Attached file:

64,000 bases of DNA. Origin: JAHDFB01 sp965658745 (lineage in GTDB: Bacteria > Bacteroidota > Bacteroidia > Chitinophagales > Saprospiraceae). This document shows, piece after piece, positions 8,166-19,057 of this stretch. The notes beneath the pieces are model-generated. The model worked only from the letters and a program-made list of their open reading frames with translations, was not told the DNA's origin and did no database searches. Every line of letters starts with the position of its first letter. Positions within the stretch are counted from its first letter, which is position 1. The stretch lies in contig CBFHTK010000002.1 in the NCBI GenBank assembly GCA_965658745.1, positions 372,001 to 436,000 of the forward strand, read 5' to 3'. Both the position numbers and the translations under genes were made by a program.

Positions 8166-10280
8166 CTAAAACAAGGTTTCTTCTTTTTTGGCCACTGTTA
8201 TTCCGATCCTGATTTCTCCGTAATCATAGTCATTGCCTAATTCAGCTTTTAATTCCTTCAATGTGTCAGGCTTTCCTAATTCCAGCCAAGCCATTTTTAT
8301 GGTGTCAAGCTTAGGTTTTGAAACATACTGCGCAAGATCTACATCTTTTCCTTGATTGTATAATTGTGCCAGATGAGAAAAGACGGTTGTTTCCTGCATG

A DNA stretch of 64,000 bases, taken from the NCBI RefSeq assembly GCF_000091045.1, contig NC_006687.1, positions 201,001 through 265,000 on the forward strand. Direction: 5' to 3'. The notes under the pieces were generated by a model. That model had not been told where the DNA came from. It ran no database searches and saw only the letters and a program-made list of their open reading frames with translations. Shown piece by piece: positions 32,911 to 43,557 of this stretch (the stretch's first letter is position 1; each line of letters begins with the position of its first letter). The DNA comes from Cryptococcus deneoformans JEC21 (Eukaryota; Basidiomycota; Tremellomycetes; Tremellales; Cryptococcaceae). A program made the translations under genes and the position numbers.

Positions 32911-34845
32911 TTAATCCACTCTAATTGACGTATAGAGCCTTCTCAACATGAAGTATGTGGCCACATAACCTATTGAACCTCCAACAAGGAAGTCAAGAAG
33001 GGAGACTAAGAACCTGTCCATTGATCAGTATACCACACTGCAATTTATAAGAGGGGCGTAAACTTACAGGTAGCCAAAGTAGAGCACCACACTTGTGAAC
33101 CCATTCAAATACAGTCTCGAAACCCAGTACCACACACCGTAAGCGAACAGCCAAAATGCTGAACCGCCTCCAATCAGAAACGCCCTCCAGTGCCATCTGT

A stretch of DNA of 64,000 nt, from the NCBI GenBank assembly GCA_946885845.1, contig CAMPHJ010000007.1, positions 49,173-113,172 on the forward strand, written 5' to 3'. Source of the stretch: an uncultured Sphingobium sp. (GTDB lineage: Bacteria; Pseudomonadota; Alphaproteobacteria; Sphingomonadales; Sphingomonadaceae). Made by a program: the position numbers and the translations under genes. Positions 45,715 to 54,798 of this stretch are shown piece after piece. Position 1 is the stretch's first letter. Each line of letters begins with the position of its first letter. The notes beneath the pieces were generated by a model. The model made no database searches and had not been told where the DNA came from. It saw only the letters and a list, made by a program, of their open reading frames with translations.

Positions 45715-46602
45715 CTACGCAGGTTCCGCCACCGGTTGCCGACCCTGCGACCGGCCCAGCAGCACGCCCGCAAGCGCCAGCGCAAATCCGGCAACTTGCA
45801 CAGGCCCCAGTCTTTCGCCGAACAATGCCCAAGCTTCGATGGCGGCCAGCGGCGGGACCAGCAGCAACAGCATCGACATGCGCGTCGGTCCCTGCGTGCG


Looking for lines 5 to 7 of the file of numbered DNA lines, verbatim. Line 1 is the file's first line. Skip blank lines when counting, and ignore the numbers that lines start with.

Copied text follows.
8301 GGTGTCAAGCTTAGGTTTTGAAACATACTGCGCAAGATCTACATCTTTTCCTTGATTGTATAATTGTGCCAGATGAGAAAAGACGGTTGTTTCCTGCATG

A DNA stretch of 64,000 bases, taken from the NCBI RefSeq assembly GCF_000091045.1, contig NC_006687.1, positions 201,001 through 265,000 on the forward strand. Direction: 5' to 3'. The notes under the pieces were generated by a model. That model had not been told where the DNA came from. It ran no database searches and saw only the letters and a program-made list of their open reading frames with translations. Shown piece by piece: positions 32,911 to 43,557 of this stretch (the stretch's first letter is position 1; each line of letters begins with the position of its first letter). The DNA comes from Cryptococcus deneoformans JEC21 (Eukaryota; Basidiomycota; Tremellomycetes; Tremellales; Cryptococcaceae). A program made the translations under genes and the position numbers.

Positions 32911-34845